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Adding Value Diwesh Kumar ’24 is developing investment banking expertise at his summer internship at Boxwood Partners in Richmond, Virginia.

Diweshselfie-411x533 Adding ValueDiwesh Kumar ’24 in the office

“I have really enjoyed the past few weeks and am honestly very excited to see what this industry has in store for me.”

~ Diwesh Kumar ’24

Name: Diwesh Kumar ’24
Hometown: Karachi, Pakistan
Major: Economics
Minor: Mathematics

Q: What factors led you to choose W&L?
I did a foreign exchange program in high school sponsored by the State Department where they send students to small towns in the U.S. for cultural exchange. I was placed in Lexington and went to Rockbridge County High School for a year. That’s when I first heard about W&L. I used to hang out with my high school friends on the Colonnade and play pool in the Commons. I felt very welcomed by W&L and Lexington. When it came time to decide on a college, the memories from my exchange and the fact I have a host family I love so dearly just six miles from college made the decision very easy.

Q: Why did you choose your course of study?
I have always been the math kid growing up. I was naturally quicker at numbers than most of my peers and that only furthered my interest in the subject with time. In the past few years, I have also been attracted to the broader economic landscape of my own country and how those situations were at the forefront of many of the decisions being made around the world. After taking a few economics classes, it only made sense to do a double major in economics and math where I take the theoretical concepts from my math classes and apply those models in my economic research pursuits.

Q: How did you find out about the Johnson Opportunity Grant? Did anyone at W&L help?
Professor Elizabeth Knapp, director of the Johnson Program, and program coordinator Fiorela Giraldo Prado de Lewis have been two of my biggest supporters since I arrived on campus. I am also a Johnson Scholar, so I have been in regular contact with Professor Knapp and Fio ever since I got here. They send out regular emails to the Johnson Scholars about things like the Johnson Opportunity Grant and after I spoke with Fio about it, I decided to apply.

Q: Tell us about your internship this summer. What are you working on and what interested you about this internship program in particular?
I am doing an investment banking internship at a small sell-side bank in Richmond, Virginia, this summer. I think investment banking and finance in general is something a lot of students want to pursue. I did a lot of what everyone on campus traditionally does: join a Williams School society, talk to alums and network with people in the industry, and seek out junior-year internships to learn more about what the job is. I wanted to do an internship in this field prior to my junior year so I could have a better understanding of not just the industry but also if this is where I could see myself in the future. I decided to do this internship in Richmond where, given the small-size nature of the firm, I am given responsibilities that add real value to the firm and its clients. During this internship, I am basically tasked with all the responsibilities of a full-time analyst. I have helped create different sections of a pitch, work on different elements of a CIM, set up data rooms and models, and assist the firm in providing data-driven advice to our clients. This includes reaching out to prospective buyers and being a mediator between two parties to help the firm find the best fit for both the sell and buy sides.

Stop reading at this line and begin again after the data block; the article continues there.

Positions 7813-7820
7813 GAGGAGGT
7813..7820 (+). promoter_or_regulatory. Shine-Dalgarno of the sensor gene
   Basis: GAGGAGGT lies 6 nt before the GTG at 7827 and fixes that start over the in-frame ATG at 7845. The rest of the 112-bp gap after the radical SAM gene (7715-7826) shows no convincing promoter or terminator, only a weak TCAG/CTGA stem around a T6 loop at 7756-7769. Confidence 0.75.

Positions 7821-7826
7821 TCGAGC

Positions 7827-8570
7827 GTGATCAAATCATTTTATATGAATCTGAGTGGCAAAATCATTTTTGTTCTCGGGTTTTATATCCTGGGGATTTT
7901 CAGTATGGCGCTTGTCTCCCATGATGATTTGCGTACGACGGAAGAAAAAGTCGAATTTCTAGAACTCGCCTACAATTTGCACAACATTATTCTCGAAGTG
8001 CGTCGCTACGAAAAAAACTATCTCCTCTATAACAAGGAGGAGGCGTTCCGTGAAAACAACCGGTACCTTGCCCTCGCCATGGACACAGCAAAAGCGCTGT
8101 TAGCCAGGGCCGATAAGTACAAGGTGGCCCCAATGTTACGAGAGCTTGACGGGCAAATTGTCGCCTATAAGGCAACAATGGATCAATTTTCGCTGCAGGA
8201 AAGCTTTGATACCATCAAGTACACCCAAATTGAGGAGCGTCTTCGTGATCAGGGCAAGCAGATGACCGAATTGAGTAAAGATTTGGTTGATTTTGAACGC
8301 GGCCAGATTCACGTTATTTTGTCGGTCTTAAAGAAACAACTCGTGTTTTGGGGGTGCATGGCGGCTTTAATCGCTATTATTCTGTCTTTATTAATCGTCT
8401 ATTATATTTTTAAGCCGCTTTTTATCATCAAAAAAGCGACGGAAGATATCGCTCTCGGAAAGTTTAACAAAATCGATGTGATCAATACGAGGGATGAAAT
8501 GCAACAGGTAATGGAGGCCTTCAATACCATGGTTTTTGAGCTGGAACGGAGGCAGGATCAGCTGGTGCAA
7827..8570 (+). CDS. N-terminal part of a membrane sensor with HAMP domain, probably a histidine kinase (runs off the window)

Q: What do you like most about it, and what has been most challenging so far?
Since my internship, I have really come to understand and appreciate the value-add this industry provides, especially with the kind of clients my current firm usually works with: founder-owned businesses and businesses that have been with the same family for generations. Letting go of something that is such a big part of someone’s life can be a hard, life-changing decision, and helping clients make that right decision is very rewarding and fulfilling. Nonetheless, this industry is very busy. I usually work 9 a.m. to 10 p.m., sometimes even later, and that took some getting used to. However, as the summer has progressed, I am a lot closer to the people at the firm, and time goes by much faster than one would think. I have really enjoyed the past few weeks and am honestly very excited to see what this industry has in store for me.

Diweshbaseball-scaled-800x533 Adding ValueKumar ’24 attends a minor league baseball game.

Q: How do you think this experience will impact your future career and/or life path? What do you feel that you’ve learned about yourself?
This experience has only solidified my interest in banking. I was lucky enough to have been recruited for another banking internship next year, and after this summer, I am so much more excited for it. I really do enjoy being a part of this industry and cannot wait for next summer.

Q: What do you miss about W&L while you’ve been away?
As cliché as this might sound, the people. I got very close with a few people over the last few months, and I really miss them since school has ended. And the fact that I will be studying abroad next year only makes me sadder because I really will miss some of the connections I have made at W&L.

Q: Outside your internship, what have you enjoyed most about living in Richmond?
I think Richmond is a great place to be – it offers both the elements of a small, pretty town but also the hustle and bustle of a larger city. I have really enjoyed going around town and experiencing the nightlife this city has to offer, while also just driving around and appreciating the smaller-city vibe. It’s great for a summer location!

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